- Potential replacements for Milosevic are few and seem unsatisfactory (at this distance). Milosevic has apparently purged his credible opposition. Thus it is unlikely that the alternatives of assassination or of engineered coup would lead to a stable solution. The former was tried at least once and failed. The latter possibility was rejected by the US at least once.
- Supporting opposition movements might lead to the emergence of credible leadership. As courageous as some of the opposition to Milosevic has been, it is seriously and sometimes fundamentally divided. Only the ultra-nationalist opposition (e.g. under Seselj) seems to have had the potential to mobilize workers and peasants. Intellectuals are not enough. Further, either overt or covert support to opposition forces would severely weaken them, displaying them as tools of foreign intervention.
- Propaganda campaigns aimed at the Serbian populace might overcome the hold that Milosevic has had on the media. At least the flow of information would not be so one-sided; at least the Serbs would have the opportunity to listen, in the privacy of their homes, to alternative points of view. Such transmissions would be jammed, but jamming is a two-way street, and the electronic capabilities of the NATO countries are superior to those of Serbia.
- A more rapid, although not permanent solution, would be bribery. The armed intervention over Kosovo is reportedly costing the US alone about a billion dollars per month. As it escalates, it will cost more. In the long run, since as I have expressed elsewhere, Milosovic can only emerge as the political victor no matter what the military outcome, NATO is throwing good money after bad. The US could have bought Kosovo outright for the kind of money spent on NATO, if it had wanted to own it in the first place. The effects of economic sanctions on Serbia have been very great. A kind of Marshall Plan, not the least at the conclusion of these hostilities, might have the desired effect. One could only hope that in the fullness of time, such benign intervention would achieve the diminution of Milosevic's influence that hostile intervention has not and cannot. It would have been better to have tried such economic aid to begin with. It could come with long strings.
- The alternative (but not mutually exclusive) payoff is of course to Russia through the IMF, strengthening its mediation efforts by propping up Yeltsin.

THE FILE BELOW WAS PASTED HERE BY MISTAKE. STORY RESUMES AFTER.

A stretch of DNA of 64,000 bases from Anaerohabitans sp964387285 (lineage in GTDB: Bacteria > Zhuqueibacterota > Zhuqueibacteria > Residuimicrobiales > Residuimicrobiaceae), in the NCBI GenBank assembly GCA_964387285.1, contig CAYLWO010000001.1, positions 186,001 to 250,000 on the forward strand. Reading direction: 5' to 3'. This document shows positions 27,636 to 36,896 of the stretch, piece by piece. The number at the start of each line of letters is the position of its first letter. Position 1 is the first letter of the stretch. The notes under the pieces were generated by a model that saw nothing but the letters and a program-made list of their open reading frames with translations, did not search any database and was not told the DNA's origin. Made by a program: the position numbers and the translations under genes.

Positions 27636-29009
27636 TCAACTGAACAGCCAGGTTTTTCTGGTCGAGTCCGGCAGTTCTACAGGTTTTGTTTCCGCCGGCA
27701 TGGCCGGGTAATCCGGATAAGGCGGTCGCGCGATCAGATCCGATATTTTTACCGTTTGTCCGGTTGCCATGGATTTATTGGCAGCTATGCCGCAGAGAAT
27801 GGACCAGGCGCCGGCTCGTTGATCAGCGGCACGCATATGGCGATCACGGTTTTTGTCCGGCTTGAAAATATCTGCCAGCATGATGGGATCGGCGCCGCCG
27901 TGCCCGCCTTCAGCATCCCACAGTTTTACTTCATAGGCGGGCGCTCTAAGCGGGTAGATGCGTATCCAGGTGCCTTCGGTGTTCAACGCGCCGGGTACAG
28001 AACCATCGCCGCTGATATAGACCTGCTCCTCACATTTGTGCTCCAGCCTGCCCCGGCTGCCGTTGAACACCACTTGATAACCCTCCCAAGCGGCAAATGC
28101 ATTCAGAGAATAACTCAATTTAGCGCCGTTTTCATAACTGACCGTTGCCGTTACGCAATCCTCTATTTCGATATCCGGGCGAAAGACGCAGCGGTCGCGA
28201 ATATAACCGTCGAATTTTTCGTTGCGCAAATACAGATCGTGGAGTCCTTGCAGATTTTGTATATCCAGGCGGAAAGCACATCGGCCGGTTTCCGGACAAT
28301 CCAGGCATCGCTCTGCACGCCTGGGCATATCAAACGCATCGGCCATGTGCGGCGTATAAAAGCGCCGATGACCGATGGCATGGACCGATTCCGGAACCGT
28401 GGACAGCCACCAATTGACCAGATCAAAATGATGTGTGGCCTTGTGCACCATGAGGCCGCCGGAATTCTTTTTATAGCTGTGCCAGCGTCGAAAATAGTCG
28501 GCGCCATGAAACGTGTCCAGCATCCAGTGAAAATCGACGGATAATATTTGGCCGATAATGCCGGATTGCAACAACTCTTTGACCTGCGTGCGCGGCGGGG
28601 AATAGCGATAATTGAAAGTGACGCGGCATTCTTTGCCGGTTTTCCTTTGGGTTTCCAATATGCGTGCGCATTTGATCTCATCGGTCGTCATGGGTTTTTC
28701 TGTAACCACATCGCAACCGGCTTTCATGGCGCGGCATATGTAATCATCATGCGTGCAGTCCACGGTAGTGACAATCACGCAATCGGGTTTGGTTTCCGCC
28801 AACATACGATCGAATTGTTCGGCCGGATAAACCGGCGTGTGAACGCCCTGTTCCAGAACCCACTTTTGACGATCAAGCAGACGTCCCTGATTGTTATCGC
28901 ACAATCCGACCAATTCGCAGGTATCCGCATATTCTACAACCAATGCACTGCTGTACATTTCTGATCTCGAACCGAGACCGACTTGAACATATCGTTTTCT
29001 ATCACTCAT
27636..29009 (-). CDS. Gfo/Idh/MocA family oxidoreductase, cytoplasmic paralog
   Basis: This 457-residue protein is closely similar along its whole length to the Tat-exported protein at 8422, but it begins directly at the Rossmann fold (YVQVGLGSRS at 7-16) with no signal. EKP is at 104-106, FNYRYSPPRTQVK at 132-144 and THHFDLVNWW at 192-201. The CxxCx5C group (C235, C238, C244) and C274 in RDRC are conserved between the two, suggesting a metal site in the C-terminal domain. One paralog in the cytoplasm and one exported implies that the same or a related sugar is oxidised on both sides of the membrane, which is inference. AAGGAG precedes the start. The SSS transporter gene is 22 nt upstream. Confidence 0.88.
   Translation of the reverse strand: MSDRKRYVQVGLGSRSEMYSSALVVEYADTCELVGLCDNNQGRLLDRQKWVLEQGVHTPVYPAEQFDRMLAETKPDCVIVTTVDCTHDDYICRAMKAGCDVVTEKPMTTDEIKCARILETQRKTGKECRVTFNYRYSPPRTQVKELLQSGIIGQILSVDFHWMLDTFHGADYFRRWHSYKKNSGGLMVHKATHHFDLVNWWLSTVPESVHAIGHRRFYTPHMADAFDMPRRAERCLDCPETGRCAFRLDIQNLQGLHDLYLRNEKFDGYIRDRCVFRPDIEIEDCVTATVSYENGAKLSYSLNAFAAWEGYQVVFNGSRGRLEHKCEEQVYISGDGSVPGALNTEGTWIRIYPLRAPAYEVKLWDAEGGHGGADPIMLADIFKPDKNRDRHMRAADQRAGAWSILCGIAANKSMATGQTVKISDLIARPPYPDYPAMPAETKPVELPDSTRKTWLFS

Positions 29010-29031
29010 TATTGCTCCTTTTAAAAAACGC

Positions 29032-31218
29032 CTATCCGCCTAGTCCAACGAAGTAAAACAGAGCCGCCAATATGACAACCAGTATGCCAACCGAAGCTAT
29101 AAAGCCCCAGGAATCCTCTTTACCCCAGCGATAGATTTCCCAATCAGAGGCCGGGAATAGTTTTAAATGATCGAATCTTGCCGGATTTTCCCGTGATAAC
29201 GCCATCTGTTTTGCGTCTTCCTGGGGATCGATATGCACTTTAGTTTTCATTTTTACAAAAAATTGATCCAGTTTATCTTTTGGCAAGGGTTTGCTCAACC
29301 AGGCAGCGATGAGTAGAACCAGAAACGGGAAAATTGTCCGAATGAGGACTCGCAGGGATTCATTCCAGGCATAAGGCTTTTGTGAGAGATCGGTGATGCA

Thoughtful observers are led to conclude that the decision to attack Serbia was taken abruptly. None of the more gradual approaches were pursued. Instead, the US, believing that the Dayton arrangements had been a success for Bosnia and that its chief emissary there could "handle Milosevic", continued its strongarm diplomacy. Military planning was insufficient to undertake the precipitous political decision. Political judgement may have been that, given the usual jingoist sentiments on the US Republican side, no Congressional support for a cleverer approach would have been forthcoming. If, and it is not unreasonable to assume that this judgement is correct, the US had one last chance to bring Milosevic to heel before Macedonia erupted and threatened NATO in the Greek-Turkish zone, it was again domestic politics that drove foreign policy.
No one knows where this will lead, but we can guess. Both Milosevic and NATO will settle for less. Especially if the Russians are successful in mediation, Milosevic will divide Kosovo into a (northern) Serbian and a (southern) Albanian part. He will resettle in the Serbian part refugees from Krajina, Bosnia, and eastern Slavonia, and indeed from Kosovo itself. He will leave the Albanian part adjacent to Macedonia, as a continual irritant to the Macedonian Slavs, and some day may move, with Greek eyes averted, to occupy what was once Serbian territory. He will not engage in pitched battles with NATO but will conduct the guerilla warfare in the woods at which the Serbs have proved expert for centuries. He will inflict enough casualties on NATO forces to increase political opposition in the home countries, thus allowing Western domestic politics to solve the problem it previously created. Milosevic and his military will have been weakened but not destroyed, and some credible but unstable balance will have been maintained (as in Iraq). He will remain, and as a hero. The civilian populations, Serb, Albanian, and others, will have suffered enormously through displacement, sickness, violence, and destruction of homes and infrastructure. The West, if it is truly interested in humanitarianism as more than a figleaf for geopolitical designs, will then be obliged to pay for the war twice.